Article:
|Let’s imagine for a moment that a mysterious illness were to sweep into your town or neighbourhood. Not the kind that would just require you to stay home for a few days rewatching a DVD boxset of the Sopranos before returning to health. But a far more sinister kind of ailment that would start to take people down. Kill them in a matter of days. It might start with a distant acquaintance. A friend of a friend. But then it might move closer. Killing people you were close to. People you loved and depended on. If you were the nine year old Abraham Lincoln in the fall of 1818 then it would come a take your mother, Nancy Lincoln.|
Milk sickness was first described in writing by a European American in 1809, when Dr. Thomas Barbee of Bourbon County, Kentucky, detailed its symptoms. Variously described as “the trembles”, “the slows” or the illness “under which man turns sick and his domestic animals tremble,” it was a frequent cause of illness and death. The fatality rate was so high that sometimes half the people in a frontier settlement might die of milk sickness. Doctors used their contemporary treatment of bloodletting, but it had little success as it was unrelated to the cause of the illness.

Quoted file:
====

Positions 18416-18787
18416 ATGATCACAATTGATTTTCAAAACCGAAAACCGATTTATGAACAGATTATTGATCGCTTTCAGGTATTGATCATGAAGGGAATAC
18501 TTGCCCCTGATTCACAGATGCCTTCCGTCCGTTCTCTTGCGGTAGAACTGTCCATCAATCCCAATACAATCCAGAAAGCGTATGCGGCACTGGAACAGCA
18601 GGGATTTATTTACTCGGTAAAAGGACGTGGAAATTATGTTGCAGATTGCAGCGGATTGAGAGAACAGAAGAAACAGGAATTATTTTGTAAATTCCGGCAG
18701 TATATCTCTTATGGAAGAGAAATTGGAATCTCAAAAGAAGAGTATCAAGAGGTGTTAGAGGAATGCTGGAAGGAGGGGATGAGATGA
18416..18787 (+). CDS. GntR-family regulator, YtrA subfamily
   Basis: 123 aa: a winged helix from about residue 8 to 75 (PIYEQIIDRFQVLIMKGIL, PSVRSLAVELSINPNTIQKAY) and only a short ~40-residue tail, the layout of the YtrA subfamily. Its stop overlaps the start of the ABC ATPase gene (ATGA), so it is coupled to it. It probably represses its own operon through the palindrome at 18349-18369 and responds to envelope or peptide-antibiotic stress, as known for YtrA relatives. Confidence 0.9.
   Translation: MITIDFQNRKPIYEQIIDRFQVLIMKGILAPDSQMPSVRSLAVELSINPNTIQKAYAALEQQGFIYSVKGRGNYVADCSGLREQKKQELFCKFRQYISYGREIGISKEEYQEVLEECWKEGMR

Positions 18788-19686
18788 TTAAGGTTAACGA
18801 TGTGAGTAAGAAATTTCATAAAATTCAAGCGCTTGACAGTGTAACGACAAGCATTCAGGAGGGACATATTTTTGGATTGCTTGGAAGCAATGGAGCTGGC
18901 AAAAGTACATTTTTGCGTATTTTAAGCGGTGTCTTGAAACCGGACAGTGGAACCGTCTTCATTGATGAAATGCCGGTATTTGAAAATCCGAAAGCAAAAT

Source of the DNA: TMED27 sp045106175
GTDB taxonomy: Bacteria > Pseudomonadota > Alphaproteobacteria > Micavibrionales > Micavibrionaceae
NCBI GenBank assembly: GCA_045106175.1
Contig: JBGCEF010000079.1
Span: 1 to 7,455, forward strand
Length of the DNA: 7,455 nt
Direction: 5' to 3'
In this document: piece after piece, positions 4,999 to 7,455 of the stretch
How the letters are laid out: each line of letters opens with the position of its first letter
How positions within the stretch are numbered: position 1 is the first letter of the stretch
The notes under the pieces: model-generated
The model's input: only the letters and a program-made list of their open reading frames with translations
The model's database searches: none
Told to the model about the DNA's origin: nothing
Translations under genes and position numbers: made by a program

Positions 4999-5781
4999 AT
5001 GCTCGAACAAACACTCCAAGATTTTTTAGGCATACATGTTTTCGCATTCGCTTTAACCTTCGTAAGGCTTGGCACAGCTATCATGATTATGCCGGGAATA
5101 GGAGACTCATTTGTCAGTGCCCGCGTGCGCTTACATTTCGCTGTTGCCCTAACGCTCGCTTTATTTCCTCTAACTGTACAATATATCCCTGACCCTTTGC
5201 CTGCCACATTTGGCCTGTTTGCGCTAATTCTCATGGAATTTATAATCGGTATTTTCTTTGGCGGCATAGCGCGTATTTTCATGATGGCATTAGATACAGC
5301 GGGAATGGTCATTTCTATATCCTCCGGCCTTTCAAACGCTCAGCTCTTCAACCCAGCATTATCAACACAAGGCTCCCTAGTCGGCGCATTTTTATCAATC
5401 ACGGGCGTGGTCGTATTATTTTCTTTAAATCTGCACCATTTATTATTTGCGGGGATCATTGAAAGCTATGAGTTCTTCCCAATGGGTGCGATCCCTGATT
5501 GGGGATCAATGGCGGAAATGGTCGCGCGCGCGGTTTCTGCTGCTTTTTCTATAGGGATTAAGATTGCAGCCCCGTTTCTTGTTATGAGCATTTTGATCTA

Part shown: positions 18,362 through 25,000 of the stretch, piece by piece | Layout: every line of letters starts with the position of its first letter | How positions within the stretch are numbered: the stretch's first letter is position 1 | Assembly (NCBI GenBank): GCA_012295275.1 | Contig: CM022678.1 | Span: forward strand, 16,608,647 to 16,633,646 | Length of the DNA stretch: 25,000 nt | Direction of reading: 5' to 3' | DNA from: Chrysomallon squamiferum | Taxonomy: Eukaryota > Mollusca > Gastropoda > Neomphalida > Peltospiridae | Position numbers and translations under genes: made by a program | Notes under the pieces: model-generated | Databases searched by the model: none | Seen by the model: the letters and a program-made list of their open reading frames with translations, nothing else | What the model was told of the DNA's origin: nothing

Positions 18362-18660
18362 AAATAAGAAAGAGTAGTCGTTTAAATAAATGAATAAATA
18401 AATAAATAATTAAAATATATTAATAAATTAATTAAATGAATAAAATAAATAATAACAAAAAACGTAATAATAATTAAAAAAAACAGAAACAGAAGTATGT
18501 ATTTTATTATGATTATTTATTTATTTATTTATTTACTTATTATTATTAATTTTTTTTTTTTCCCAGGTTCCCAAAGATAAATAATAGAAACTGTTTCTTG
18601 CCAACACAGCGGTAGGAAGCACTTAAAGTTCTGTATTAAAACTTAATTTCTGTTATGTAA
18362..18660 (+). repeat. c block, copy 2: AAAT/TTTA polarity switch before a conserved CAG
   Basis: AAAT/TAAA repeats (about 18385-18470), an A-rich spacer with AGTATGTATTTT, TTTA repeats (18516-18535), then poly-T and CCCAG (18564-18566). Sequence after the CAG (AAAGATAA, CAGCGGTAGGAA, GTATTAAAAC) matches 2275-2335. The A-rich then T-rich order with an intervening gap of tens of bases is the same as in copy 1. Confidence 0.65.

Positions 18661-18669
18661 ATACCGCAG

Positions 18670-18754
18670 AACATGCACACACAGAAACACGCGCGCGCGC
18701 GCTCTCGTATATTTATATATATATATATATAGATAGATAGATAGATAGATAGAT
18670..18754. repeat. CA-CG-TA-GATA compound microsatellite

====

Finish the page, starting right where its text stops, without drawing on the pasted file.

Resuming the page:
Thomas and Nancy Lincoln had come over the Appalachian Mountains into Kentucky in the late 18th century and had married in 1806. Abraham Lincoln once described his father uncharitably as having been a ”wandering laboring boy.” After the birth of a daughter, Sarah in 1807, Thomas uprooted his family and moved southwest near what later became the village of Hodgenville, some 25 miles from Fort Knox.Here, on Feb. 12, 1809, Nancy gave birth to their son Abraham. His brother Thomas came in 1811, but would later die in infancy. But Thomas Lincoln never thrived in Kentucky. Plagued by faulty land titles, Thomas packed up again and headed west for Indiana in 1816. Abraham, then 7, never forgot the brutally hard journey, part of which required the Lincolns to bushwhack their way through thick, underbrush, without the aid of maps. Not one to plan ahead, Thomas arrived to stake his claim in the teeth of a bitter wilderness winter, and had time to construct only a three-sided cabin exposed to the elements and only just warmed by a fireplace that had to be supervised 24 hours a day.
In spring, Thomas clapped together a tiny, one-room cabin with a crude, packed-dirt floor, a dried-clay hearth and chimney, and an ill-fitting door on leather hinges.